London Labour and the London Poor, volume 2
Of the London Street-Drains.
WE have as yet dealt only with the means of removing the liquid refuse from the houses of the metropolis. This, as was pointed out at the commencement of the present subject, consists principally of the gallons of water that are annually supplied to the London residences by mechanical means. But there still remain the gallons of surface or rain-water to be carried off from the miles of streets, and the roofs and yards of the houses which now form the British metropolis. If this immense volume of liquid were not immediately removed from our thoroughfares as fast as it fell, many of our streets would not only be transformed into canals at certain periods of the year, but perhaps at all times (except during drought) they would be, if not impassable, at least unpleasant and unhealthy, from the puddles or small pools of stagnant water that would be continually rotting them. Were such the case, the roads and streets that we now pride ourselves so highly upon would have their foundations soddened. "If the surface of a road be not kept clean so as to admit of its becoming dry between showers of rain," said Lord Congleton, the great road authority, "it will be rapidly worn away." Indeed the immediate removal of rain-water, so as to prevent its percolating through the surface of the road, and thereby impairing the foundation, appears to be of the main essentials of road-making.
The means of removing this surface water, especially from the streets of a city where the rain falls at least every other day throughout the year, and reaches an aggregate depth of feet in the course of the twelvemonth, is a matter of considerable moment. In Paris, and indeed almost all of the French towns, a channel is formed in the middle of each thoroughfare, and down this the water from the streets and houses is continually coursing, to the imminent peril of all pedestrians, for the wheels of every vehicle distribute, as it goes, a muddy shower on either side of the way.
, however, have not only removed the channels from the middle to the sides of our streets, but instituted a distinct system of drainage for the conveyance of the wet refuse of our houses to the sewers—so that there are no longer (excepting in a very small portion of the suburbs) open sewers, meandering through our highways; the consequence is, the surface-water being carried off from our thoroughfares almost as fast as it falls, our streets are generally dry and clean. That there are exceptions to this rule, which are a glaring disgrace to us, it must be candidly admitted; but we must at the same time allow, when we think of the vast extent of the roadways of the metropolis ( miles!— nearly -half the radius of the earth itself), the deluge of water that anuually descends upon every inch of the ground which we call London ( gallons!—a quantity which is almost sufficient for the formation of an American lake), and the vast amount of traffic, over the greater part of the capital—the vehicles that daily cross , the conveyances that traverse in the course of hours, the that go through , and the that ascend and descend between in the morning and at night, the omnibuses and the cabriolets that are continually hurrying from part of the town to another, and the private carriage, job, and cart horses that incessantly the metropolis—when we reflect, I say, on this vast amount of traffic—this deluge of rain—and the wilderness of streets, it cannot but be allowed that the cleansing and draining of the London thoroughfares is most admirably conducted.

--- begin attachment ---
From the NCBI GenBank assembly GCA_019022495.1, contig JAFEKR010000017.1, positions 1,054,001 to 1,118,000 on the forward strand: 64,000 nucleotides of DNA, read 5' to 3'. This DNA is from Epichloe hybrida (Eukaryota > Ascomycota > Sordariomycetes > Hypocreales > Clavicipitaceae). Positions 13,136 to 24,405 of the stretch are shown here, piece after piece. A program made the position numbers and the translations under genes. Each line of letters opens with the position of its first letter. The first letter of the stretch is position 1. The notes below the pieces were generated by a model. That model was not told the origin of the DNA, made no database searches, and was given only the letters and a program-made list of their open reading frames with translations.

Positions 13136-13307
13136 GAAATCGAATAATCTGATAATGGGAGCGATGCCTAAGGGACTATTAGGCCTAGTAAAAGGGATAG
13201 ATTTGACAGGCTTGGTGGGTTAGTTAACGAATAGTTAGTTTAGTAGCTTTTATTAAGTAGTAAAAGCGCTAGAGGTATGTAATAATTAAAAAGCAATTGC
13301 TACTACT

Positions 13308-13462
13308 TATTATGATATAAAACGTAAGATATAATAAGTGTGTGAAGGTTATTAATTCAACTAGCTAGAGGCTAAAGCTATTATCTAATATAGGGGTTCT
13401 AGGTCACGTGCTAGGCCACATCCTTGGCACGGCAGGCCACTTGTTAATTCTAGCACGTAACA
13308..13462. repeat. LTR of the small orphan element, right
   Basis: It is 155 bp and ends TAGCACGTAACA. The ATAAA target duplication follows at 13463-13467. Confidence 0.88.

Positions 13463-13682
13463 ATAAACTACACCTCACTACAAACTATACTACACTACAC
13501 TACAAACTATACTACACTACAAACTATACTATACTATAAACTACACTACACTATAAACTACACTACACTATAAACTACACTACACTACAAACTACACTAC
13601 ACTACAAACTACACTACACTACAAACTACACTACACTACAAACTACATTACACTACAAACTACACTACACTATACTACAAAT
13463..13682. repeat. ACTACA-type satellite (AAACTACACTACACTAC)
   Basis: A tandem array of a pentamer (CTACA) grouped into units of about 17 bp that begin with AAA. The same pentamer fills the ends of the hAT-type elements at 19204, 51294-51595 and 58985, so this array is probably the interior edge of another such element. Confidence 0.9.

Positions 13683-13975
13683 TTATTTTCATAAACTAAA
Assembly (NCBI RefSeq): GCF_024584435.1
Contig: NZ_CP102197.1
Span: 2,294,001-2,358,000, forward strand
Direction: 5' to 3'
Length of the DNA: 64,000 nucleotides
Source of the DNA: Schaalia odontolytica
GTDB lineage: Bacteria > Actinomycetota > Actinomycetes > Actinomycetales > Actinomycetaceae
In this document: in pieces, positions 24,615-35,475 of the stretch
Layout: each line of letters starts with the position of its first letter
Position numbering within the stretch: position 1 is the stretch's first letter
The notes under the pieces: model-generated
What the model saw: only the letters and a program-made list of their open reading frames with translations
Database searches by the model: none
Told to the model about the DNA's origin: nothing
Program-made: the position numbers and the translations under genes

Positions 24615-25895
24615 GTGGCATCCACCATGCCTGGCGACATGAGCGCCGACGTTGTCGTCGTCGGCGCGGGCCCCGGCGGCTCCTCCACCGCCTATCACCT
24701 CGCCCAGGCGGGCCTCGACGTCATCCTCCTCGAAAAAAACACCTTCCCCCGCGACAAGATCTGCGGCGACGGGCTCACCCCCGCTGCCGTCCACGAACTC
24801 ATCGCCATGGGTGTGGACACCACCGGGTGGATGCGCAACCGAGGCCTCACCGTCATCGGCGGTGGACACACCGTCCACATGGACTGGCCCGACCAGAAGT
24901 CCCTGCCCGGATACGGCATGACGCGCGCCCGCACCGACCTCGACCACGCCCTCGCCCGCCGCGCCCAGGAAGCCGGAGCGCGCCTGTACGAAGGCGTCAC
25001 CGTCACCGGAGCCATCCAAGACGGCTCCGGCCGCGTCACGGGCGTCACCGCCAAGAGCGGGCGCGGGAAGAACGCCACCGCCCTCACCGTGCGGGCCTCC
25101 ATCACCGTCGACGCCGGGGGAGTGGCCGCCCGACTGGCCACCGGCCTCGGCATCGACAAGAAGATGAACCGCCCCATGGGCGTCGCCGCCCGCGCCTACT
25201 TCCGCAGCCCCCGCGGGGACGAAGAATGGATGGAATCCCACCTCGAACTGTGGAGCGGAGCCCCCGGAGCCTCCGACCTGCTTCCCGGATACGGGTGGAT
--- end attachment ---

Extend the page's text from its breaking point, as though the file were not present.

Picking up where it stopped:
The mode of street drainage is by means of what is called a gully-hole and a gully-drain.
is the opening from the surface of the street (and is seen generally on each side of the way), into which all the fluid refuse of the public thoroughfares runs on its course to the sewer.
is a drain generally of earthenware piping, curving from the side of the street to an opening in the top or side of the sewer, and is the means of communication between the sewer and the gully-hole.
The gully-hole is indicated by an iron grate being fitted into the surface of the side of a footpath, where the road slopes gradually from its centre to the edge of the footpath, and down this grate the water runs into the channel contrived
|for it in the construction of the streets. These gully-grates, the observant pedestrian—if there be a man in this hive of London who, without professional attraction to the matter, regards for a few minutes the peculiarities of the street (apart from the houses) which he is traversing—an observant pedestrian, I say, would be struck at the constantly-recurring grates in a given space in some streets, and their paucity in others. In there is no gully-grate, as you walk down from to where becomes ; whilst in some streets, not a of the length of , there may be , , , or grates. The reason is this:— There is no sewer running down ; a contiguous sewer, however, runs down Great Wyld-street, draining, where there are drains, the courts and nooks of the poor, between and Lincoln's-inn-fields, as well as the more open places leading down towards the proximity of . This Great Wyld-street sewer, moreover, in its course to Fleet Bridge, is made available for the drainage (very grievously deficient, according to some of the reports of the Board of Health) of Clare-market. Grates would of course be required in such a place as , only the street is thought to be sufficiently on the descent to convey the surface-water to the grate in .|